Well, seventy-five issues later (plus the #0 prequel), the “Conan” and “Conan the Cimmerian” (as it was renamed and renumbered after “Conan” #50) has come to a close, and on the whole it’s been a fun series. It’s not the end of Conan in general when it comes to Dark Horse; the entire “Conan the Cimmerian” creative team already has a “King Conan” mini-series in the works for 2011. But for now, this particular narrative is drawing to a close, as the shift from barbarian warrior to ruler and king will take place between this and the next comic.
So with all that in mind? I hate to say it, but “Conan the Cimmerian” #25 is a tiny bit disappointing. Timothy Truman’s script splits between Conan having to fight the massive gray ape to save himself and Olivia, and the pirates coming to their own particular doom on the island. It’s the latter half that makes part of “Conan the Cimmerian” feel disappointing; half of the story is resolved with nothing to do with Conan. It could have been a creepy enough moment (involving living statues), but with Conan and Olivia wandering past the carnage later in the issue, it feels almost like a story that was wrapped up because the author was getting bored. (Not being familiar with Robert E. Howard’s original “Conan” stories, I’m guessing that this is based off of a plot from Howard, but there’s nothing within the credits themselves to confirm or deny that.)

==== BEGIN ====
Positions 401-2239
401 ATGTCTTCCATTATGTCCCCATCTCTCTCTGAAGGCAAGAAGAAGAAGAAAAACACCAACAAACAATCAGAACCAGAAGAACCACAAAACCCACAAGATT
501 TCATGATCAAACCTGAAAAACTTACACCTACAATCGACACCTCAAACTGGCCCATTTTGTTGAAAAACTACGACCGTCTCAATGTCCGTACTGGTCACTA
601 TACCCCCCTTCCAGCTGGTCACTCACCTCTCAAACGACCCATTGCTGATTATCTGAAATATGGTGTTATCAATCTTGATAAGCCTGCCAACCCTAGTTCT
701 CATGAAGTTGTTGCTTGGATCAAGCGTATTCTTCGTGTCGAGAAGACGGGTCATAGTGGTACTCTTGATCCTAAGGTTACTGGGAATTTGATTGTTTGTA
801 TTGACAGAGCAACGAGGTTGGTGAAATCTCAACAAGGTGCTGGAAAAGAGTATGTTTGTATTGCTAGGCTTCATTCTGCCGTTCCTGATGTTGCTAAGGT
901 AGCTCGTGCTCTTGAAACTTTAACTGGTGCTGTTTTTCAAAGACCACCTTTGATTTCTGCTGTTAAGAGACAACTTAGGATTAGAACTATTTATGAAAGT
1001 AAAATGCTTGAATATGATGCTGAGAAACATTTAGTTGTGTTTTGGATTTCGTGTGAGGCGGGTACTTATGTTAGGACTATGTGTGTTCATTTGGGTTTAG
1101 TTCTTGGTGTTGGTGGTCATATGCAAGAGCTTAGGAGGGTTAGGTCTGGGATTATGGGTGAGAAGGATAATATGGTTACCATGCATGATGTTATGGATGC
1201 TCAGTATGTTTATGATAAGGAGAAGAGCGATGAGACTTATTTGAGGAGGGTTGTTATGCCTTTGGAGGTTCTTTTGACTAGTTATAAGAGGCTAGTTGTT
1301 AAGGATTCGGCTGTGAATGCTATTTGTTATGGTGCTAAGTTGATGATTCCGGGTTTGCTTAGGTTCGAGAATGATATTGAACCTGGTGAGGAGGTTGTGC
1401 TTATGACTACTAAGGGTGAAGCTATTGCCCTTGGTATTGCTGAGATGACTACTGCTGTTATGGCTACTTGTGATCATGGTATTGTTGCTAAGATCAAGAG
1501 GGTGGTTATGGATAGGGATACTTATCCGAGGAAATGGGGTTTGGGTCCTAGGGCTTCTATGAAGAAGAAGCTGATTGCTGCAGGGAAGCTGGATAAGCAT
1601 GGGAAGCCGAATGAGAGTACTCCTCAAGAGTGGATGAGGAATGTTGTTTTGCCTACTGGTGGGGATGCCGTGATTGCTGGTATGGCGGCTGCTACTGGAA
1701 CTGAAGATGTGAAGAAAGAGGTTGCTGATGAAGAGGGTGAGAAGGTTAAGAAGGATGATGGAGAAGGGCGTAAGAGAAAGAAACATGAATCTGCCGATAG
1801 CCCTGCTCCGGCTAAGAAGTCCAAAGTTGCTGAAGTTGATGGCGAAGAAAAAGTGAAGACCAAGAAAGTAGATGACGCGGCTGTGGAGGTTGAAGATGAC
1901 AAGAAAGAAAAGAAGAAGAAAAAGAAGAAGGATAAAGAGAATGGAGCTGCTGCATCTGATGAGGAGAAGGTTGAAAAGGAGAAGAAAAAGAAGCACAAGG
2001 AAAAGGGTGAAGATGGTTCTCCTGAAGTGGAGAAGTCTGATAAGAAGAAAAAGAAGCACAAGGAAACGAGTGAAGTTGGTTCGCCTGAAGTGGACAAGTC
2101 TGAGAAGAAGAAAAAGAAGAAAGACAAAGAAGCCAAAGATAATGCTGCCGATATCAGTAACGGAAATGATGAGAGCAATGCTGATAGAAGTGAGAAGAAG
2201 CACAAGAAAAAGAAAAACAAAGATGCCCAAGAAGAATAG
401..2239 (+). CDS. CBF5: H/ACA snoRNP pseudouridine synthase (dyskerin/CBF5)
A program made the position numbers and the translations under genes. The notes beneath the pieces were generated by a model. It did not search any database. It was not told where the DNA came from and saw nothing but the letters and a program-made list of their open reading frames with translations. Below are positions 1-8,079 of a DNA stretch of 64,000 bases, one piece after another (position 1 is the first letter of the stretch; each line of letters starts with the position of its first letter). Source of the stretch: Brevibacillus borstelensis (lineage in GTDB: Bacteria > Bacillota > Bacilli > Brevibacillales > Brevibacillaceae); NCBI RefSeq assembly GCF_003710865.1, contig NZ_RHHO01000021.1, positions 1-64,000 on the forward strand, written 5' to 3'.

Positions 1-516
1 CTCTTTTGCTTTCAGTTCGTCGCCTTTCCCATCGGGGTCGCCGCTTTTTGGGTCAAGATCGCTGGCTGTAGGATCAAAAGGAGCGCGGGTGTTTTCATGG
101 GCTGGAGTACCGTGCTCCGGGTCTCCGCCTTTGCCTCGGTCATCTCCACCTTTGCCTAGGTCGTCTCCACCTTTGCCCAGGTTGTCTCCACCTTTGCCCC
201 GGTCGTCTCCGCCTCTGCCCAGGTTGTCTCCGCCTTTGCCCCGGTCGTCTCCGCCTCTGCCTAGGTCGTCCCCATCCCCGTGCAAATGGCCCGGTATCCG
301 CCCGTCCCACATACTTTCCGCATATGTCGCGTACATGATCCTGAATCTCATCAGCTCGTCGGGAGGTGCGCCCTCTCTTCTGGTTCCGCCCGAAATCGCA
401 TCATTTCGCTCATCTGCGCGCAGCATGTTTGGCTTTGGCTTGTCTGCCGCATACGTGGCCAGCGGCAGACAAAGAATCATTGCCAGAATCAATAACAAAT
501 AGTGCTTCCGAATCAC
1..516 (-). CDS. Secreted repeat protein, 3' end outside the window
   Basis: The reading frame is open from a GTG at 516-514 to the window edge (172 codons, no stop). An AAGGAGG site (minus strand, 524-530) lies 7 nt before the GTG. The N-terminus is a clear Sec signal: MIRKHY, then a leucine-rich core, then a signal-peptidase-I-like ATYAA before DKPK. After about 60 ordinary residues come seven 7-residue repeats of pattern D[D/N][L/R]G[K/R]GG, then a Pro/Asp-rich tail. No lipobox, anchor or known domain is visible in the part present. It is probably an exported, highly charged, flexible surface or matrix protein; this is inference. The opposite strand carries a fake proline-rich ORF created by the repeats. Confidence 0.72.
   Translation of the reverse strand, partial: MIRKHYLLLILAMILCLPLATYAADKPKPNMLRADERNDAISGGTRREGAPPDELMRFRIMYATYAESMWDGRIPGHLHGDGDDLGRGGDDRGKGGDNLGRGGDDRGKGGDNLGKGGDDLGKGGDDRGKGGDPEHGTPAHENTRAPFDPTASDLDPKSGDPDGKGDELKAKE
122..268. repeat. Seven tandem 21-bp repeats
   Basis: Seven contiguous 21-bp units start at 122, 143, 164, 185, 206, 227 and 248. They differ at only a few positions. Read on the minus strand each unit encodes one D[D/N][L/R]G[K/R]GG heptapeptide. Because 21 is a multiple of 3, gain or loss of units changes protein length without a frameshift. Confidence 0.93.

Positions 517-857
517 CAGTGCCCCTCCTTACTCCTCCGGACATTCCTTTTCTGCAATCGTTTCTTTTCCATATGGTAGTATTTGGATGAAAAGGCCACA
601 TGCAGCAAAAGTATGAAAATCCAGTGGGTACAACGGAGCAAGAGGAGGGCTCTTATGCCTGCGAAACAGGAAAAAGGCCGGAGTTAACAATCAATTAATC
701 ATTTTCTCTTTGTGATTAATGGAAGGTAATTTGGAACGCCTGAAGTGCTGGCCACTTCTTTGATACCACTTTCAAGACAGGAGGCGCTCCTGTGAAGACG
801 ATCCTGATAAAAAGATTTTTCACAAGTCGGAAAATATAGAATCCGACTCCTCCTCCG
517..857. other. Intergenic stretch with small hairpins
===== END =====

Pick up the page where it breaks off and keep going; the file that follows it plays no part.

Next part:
It also doesn’t help that Olivia’s narration as Conan fights the ape feels a little too florid for my tastes. I’d have rather those pages been silent; they’re choreographed well by Tomas Giorello, and they’ve got more than enough of a visual impact to go without any sort of well-meaning assist.
I do like Giorello’s art, which looks as rich and textured as always. There’s something about the way that Giorello draws “Conan the Cimmerian” that always makes me feel like he’s a perfect choice for a low fantasy comic; it’s like seeing a classic pulp novel burst to life, over and over again, for every single page. And for what could have felt ordinary (barbarian versus ape), Giorello makes it feel tense and exciting.
The part of the writing I did enjoy here was the conclusion to the issue itself, which felt like more of a return to Truman’s normal, stronger writing. Conan rallying the remaining sailors was a good way to wrap up this story in general, and since it’s also serving as a series conclusion, it works that much more so. “Conan the Cimmerian” was a dependable comic month after month, and while some parts of this issue didn’t quite work as well as expected, it did leave me feeling like those last pages were satisfying. And for that alone, I’m pleased.
(Oh, and make sure to check out the pin-up gallery at the end. Jeffrey Brown? Art Baltazar? Rob Guillory? Farel Dalrymple? This is one of the strangest collections of artists for a “Conan” pin-up grouping, and there are even more contributors than the ones I mentioned, but it ultimately works. Kudos for not going for the obvious choices, Dark Horse.)